Jon Gottschall wrote a book called The Story Paradox, in which the humble story itself is the villain.

He wants us to stop asking, “How we can change the world through stories?” and start asking, “How can we save the world from stories?”.

The premise has me on the back foot, as a lover of long tales, but my ears are open. I might be convinced.

“We’ve been telling the same old stories for as long as humans have existed”. The universal nature of stories captures our attention. One universal story arc is that things worsen before they get better.

Many memorable stories in history follow this arc - the Book of Genesis, Norse/Greek mythology and Hamlet to name some. However, an argument could be made that the most influential stories in history do too, and that’s what makes them so dangerous. They convince us to hope, to go against the odds, and to do “whatever it takes” to win. They convince us to be irrational.

Stories aren't to be relied upon because they tell us what we want to hear, not what we should hear. Innocent plots can be easily moulded to turn one tribe against another. It seems that in defending his view, Gottschall falls for his own story. He fails to consider similar positions, as well as opposing arguments. He tries to brush over unpleasant facts by claiming others have done the same. Ultimately, his position and argumentation reveal his innate bias for right-wing politics and a heavy reliance on data.

As Gottschall prefers data over stories, he misses the point by trying to negate the emotional impact of stories. In choosing sides, he disregards how psychology, data and stories can all complement each other to create stories that are compelling, honest and achievable. Instead, he believes the only compelling stories which exist are those which exist with the intent to manipulate.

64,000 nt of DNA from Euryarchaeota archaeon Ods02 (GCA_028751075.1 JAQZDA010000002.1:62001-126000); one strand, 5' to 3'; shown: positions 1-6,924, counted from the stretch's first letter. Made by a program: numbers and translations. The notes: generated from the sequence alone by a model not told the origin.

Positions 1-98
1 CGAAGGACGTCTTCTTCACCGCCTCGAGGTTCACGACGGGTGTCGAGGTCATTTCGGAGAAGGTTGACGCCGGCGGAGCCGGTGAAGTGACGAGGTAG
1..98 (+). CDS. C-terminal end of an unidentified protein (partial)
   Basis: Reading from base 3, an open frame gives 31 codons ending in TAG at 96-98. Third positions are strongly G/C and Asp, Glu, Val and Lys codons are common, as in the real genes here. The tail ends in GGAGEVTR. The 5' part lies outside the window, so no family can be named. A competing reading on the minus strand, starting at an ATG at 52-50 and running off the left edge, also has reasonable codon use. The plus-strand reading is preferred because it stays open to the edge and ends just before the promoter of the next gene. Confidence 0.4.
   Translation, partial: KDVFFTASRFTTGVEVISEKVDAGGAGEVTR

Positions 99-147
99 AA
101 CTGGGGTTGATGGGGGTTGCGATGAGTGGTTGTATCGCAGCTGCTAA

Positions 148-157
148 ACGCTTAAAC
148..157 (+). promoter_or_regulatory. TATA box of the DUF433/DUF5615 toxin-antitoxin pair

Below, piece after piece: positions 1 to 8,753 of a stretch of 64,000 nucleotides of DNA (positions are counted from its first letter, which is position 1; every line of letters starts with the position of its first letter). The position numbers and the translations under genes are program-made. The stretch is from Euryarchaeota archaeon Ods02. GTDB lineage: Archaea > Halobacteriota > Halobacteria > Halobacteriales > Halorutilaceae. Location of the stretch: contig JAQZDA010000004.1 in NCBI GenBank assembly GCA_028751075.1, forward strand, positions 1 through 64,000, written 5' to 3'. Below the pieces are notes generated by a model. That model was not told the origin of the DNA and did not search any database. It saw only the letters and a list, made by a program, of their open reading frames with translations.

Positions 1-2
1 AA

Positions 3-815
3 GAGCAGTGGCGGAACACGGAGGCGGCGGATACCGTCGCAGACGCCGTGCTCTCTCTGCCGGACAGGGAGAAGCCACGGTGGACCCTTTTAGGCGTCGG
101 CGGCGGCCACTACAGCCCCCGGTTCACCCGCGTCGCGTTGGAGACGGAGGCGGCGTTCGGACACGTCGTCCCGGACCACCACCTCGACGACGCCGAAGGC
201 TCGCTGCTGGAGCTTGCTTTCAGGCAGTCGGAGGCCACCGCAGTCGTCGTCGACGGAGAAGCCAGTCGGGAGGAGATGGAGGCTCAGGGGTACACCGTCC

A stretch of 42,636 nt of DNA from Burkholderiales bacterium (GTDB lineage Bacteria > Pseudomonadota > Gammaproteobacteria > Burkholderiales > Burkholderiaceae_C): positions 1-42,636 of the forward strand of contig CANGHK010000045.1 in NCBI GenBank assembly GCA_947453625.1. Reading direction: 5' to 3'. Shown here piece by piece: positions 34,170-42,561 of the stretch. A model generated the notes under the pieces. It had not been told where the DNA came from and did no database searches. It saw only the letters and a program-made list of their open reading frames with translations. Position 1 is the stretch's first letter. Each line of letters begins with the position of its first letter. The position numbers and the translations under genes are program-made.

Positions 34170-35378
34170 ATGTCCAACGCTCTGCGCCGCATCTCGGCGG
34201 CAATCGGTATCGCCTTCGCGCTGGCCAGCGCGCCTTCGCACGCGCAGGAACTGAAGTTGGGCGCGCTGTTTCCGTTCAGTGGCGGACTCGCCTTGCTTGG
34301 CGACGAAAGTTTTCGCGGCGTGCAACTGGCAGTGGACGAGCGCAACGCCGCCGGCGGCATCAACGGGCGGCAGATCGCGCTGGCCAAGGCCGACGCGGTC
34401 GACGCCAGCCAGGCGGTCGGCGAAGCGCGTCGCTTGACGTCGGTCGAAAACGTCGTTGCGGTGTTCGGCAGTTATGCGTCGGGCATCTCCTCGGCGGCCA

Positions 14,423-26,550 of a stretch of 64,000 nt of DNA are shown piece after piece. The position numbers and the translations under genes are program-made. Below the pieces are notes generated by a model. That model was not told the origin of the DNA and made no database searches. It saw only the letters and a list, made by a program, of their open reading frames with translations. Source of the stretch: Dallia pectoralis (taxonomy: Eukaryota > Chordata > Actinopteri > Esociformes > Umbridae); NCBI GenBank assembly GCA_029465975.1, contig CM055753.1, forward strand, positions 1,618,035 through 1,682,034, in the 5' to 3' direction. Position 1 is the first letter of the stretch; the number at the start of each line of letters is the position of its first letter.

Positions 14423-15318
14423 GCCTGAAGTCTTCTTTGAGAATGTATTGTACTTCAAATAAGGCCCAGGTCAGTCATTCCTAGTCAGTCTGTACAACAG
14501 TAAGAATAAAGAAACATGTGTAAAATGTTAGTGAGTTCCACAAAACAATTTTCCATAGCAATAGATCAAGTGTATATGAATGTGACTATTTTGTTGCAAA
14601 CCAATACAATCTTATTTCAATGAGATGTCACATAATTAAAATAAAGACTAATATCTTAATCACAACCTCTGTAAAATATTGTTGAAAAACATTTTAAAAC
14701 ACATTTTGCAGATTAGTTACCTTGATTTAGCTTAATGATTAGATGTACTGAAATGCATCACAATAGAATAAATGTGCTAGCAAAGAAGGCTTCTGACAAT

There doesn’t appear to be space for the underling in the story he tells us, only the seismic influence of external forces.

In regards to the stories we share, he still believes we should tell them, but we should think of them in more absolute, measurable terms. However, he leaves a lot to be desired, especially as he doesn’t clarify the differences between fact, science and common sense.

Stories can indeed be used for evil. However, they also bring out the best in humans. They make us hope, and dream, and reach for things beyond our grasp. Everything we learn is told through story. Even data is crafted to present a story. Just like Gottschall pulls on them to support his own points.

Even if stories were a little dishonest, perhaps that's the point. An entirely honest world would be one without nuance. It would be bland, unpalatable, and manifestly unfair. If the chips were stacked against you, you would simply accept statistical damnation. If you were meant to win you would win. If you were meant to lose you would suffer.

I don't want to suffer, and a life without wrinkles is boring. History and journalism, fables and old yarns have stood the test of time. Stories are a natural consequence of the way we interact with hard facts and cold truths. Stories help us learn. They're the mechanism for our imagination. They let us build better worlds.

I haven't yet been convinced that impartial and uninterpreted 'data' has anything better to offer. Harry Potter casting his first Patronus did more for my spirit than a million spreadsheets could hope to accomplish.

To be completely rational is to be boring, and that's a fate worse than death.

Further Reading

We Should All Be Feminists: Chimamanda Ngozi Adichie

The Coddling of the American Mind

Escape from Freedom

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